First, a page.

NHS Confederation comments on publication of Information: To Share Or Not To Share?
30 Apr 2013 02:43 PM
NHS Confederation chief executive Mike Farrar welcomes the publication of Dame Fiona Caldicott's updated review of information governance.The best practice and recommendations in last week's report set out a wise approach to protecting and sharing confidential information which will benefit patients and allow the health service to what it can and should do, when, and with what.
"With every piece of patient information, the NHS has two responsibilities - to maintain confidentiality and to make sure that information works hard to improve patient care. Many staff feel like they're caught between a rock and a hard place in balancing these duties, so today's report provides some clear and welcome guidance on the best way to walk that tightrope.
"In today's review, Dame Fiona has rightly identified that since the publication of her original report, misinterpretation or fear of releasing patient information inappropriately has occasionally resulted in unnecessary and unhelpful 'clampdowns' on sharing essential data. For both patients and the health service, under-sharing can be as harmful as over-sharing - patients must submit the same details over and over again, wasting their time and that of clinicians, and services can't plan or provide the right level of care if they don't know their users' needs.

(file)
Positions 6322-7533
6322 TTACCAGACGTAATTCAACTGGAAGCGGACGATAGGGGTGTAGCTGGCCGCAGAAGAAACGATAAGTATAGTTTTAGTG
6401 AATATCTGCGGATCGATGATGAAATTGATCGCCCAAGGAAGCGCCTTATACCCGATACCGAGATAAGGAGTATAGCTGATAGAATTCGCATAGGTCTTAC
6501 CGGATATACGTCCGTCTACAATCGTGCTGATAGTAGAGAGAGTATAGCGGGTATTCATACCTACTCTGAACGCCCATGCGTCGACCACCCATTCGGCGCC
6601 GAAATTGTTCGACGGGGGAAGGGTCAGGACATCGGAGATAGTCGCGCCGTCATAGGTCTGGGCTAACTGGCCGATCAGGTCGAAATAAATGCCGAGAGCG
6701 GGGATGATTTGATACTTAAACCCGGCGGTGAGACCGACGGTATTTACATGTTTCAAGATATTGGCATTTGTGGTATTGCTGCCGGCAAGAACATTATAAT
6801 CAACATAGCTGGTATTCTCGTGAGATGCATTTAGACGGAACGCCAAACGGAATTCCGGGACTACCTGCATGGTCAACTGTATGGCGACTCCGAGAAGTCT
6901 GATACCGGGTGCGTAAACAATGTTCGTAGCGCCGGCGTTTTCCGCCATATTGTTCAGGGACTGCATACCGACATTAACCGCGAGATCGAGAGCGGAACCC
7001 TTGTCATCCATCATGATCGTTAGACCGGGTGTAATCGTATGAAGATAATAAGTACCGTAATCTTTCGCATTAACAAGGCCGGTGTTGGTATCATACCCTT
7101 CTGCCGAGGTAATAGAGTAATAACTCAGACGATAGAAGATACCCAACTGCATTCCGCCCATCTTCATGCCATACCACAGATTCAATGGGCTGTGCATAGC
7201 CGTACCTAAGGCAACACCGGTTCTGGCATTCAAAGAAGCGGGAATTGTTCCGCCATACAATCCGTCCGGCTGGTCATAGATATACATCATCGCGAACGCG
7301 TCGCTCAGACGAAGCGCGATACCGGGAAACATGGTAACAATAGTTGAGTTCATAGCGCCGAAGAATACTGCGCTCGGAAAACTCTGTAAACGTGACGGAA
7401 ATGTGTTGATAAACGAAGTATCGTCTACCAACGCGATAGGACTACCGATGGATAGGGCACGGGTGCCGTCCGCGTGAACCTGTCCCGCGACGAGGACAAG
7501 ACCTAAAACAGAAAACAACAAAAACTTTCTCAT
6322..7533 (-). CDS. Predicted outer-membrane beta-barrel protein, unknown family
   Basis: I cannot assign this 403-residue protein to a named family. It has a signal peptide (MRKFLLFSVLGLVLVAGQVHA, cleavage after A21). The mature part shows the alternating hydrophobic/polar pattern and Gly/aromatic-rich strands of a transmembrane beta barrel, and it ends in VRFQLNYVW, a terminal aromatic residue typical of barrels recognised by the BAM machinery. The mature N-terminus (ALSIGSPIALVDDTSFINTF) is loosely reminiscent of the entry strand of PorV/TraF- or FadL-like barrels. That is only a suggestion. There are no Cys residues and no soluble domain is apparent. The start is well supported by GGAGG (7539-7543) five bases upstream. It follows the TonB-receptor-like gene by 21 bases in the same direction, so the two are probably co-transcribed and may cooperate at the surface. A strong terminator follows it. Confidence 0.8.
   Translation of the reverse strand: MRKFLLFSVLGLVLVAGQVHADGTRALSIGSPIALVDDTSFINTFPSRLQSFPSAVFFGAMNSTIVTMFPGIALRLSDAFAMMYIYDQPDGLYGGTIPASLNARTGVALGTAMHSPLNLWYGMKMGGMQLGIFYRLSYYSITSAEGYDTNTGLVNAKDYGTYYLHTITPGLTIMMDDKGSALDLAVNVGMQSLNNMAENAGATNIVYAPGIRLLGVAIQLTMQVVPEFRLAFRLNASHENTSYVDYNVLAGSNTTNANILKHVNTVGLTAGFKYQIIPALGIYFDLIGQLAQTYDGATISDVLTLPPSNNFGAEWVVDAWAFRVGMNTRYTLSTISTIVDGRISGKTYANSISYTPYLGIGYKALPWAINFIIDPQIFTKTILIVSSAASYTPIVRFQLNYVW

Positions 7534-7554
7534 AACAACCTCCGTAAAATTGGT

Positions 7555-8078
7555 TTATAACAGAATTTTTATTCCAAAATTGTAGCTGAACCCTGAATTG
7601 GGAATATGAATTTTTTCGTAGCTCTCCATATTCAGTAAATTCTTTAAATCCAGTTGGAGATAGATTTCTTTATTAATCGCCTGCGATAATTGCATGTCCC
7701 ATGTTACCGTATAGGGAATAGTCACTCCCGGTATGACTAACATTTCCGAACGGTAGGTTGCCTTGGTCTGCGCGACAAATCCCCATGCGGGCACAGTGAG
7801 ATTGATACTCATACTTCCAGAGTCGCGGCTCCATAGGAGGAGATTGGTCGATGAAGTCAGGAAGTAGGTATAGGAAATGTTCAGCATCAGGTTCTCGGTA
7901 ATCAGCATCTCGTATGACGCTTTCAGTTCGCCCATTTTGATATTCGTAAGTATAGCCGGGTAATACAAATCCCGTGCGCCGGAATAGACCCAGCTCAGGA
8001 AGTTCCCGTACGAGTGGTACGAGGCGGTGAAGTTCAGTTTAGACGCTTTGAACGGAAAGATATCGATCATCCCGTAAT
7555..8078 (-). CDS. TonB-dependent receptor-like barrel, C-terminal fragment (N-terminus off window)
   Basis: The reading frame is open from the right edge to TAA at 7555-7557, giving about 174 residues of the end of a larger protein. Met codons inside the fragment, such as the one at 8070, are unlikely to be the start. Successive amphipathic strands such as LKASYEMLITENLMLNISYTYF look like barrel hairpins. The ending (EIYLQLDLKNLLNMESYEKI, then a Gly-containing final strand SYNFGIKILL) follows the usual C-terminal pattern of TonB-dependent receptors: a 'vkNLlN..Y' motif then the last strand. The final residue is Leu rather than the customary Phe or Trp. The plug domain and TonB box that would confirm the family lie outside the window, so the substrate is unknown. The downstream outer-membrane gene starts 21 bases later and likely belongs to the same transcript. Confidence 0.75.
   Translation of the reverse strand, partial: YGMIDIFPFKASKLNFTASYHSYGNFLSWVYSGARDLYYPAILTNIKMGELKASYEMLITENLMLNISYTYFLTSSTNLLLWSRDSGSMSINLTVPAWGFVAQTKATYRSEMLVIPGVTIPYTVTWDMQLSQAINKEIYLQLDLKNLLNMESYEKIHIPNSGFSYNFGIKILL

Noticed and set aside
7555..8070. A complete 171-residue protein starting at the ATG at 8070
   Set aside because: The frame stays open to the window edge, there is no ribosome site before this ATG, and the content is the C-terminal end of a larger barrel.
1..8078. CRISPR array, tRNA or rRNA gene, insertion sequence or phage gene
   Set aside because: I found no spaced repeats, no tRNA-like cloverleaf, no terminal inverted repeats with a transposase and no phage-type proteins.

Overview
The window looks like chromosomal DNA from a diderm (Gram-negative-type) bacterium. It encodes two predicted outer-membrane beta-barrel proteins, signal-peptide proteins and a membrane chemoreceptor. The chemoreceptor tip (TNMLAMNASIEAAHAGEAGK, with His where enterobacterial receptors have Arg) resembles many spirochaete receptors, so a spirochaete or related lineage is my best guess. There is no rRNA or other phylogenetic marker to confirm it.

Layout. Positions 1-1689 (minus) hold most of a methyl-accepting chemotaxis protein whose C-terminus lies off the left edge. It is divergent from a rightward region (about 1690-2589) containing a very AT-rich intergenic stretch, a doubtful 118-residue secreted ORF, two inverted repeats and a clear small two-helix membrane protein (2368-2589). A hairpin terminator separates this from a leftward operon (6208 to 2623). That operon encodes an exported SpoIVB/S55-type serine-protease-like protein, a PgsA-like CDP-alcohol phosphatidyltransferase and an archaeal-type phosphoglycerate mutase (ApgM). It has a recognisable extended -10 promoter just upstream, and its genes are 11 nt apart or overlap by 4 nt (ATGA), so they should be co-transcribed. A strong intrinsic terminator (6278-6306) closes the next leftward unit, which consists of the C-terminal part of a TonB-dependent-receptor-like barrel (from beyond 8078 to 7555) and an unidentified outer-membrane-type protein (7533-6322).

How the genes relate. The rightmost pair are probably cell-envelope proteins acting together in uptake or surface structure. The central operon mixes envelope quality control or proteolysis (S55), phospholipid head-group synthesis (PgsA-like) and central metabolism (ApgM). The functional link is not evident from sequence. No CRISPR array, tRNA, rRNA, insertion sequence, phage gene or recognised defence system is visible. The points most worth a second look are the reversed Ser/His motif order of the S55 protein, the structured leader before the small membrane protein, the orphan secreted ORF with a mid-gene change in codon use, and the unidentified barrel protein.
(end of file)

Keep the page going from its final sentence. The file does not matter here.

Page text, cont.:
On regulation of information governance:
"There is a clear need for the NHS to strike the right balance between sharing and protecting patient information. There is an equally clear need for the government and regulators to get right the mix between safeguards which ensure good information governance and the resources which the health service will need to devote to demonstrating it.
"The NHS Confederation is undertaking a major piece of work to reduce the unsustainable burden of information collection the NHS is subject to, so we particularly welcome Dame Fiona's call for the regulation of information governance to be balanced and proportionate, and to make use of existing means rather than imposing new requirements.
"It is essential that the ongoing discussions in the European Union about revisions to the existing Data Protection Directive regarding data protection allow institutions as unique as the NHS to tread the right balance between maintaining confidentiality and protecting and improving patients' health."
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